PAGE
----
Maxine’s New Job written by Dr. Lynda J. Mubarak and illustrated by Adua Hernandez introduces us to a young girl named Maxine Hill who loves to read, work crossword puzzles, visit her best friend, Amanda Grayson, and play with her cat, Amos. Maxine is a fourth-grade student who is full of curiosity and wants to take up a career of forensic scientist when she grows up. Maxine is concerned by her neighbour Mrs. Sullivan’s strange behaviour and is determined to track down the cause. She embarks on a fact-finding mission and finds out that Mrs. Sullivan was dropped out from school when she was in seventh grade and can’t read! Fortunately, Maxine with the help of her supportive family takes up a new job of being a tutor to Mrs. Sullivan and teach her how to read.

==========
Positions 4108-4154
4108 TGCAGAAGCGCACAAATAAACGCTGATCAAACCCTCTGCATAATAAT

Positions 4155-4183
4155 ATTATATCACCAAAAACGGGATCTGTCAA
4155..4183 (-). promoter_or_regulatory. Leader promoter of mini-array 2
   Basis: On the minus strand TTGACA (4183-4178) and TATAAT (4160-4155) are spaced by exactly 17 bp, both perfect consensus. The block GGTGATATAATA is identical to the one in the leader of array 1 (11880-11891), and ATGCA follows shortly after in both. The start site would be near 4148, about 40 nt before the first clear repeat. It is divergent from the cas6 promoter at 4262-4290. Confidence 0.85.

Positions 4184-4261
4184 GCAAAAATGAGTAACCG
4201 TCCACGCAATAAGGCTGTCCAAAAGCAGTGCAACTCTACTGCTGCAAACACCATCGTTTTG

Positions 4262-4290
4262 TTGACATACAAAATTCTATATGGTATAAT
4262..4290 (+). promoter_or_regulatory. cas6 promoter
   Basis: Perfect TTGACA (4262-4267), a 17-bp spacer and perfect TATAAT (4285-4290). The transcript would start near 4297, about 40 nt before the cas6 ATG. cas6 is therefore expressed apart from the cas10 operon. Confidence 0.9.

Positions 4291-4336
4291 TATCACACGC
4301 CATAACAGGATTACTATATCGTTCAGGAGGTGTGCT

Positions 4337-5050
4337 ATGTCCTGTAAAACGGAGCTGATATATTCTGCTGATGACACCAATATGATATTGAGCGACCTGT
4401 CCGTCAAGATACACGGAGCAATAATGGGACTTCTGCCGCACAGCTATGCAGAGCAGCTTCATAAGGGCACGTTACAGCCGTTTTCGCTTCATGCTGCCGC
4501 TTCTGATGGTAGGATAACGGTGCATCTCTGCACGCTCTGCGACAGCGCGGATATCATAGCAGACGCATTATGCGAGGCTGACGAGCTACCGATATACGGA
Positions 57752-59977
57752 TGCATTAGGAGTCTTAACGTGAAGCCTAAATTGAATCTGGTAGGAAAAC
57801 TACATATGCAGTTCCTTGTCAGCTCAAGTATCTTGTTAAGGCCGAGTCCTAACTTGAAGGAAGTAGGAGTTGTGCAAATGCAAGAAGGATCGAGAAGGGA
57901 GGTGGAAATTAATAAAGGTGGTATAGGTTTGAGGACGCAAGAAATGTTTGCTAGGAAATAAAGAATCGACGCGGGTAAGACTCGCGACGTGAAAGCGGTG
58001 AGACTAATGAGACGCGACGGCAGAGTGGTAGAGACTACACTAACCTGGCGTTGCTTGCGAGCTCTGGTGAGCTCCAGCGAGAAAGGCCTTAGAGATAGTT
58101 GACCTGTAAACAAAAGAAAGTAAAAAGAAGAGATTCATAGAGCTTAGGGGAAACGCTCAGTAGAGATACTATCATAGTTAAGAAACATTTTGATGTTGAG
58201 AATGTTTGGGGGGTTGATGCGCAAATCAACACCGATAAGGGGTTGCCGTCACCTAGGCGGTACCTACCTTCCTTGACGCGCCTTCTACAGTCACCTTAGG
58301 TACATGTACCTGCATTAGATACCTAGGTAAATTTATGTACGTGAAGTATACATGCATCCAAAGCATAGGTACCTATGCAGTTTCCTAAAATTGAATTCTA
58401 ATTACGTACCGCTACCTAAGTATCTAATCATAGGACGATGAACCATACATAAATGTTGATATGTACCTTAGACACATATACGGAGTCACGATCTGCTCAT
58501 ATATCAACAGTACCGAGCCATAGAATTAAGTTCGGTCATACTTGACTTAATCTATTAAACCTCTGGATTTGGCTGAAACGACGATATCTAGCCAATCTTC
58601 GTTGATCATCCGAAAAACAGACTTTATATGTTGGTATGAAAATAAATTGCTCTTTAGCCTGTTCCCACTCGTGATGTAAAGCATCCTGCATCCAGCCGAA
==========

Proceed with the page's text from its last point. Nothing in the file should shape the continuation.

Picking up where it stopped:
Maxine’s New Job is a nice introduction to what a neighbor is and the role a neighbor should play. Teaching service and helping others can’t be done through direct instruction. You can share positive examples of service via stories in great children’s books and Dr. Lynda’s book does a wonderful job at teaching kindness, service, and helping others. I especially love the sense of community that is prominent throughout the book. It introduces kids to what a community service is and the importance of serving people in need.
 
It’s a good lesson for our children to learn, that although everyone has deficiencies in some area, there is always something we can do to help if we are looking for opportunities and making ourselves available. I love the line said by Maxine’s mom “When a person needs help, you do what you can for them with what you have or what you know”. It’s a sweet story about open hospitality and generosity to those around us.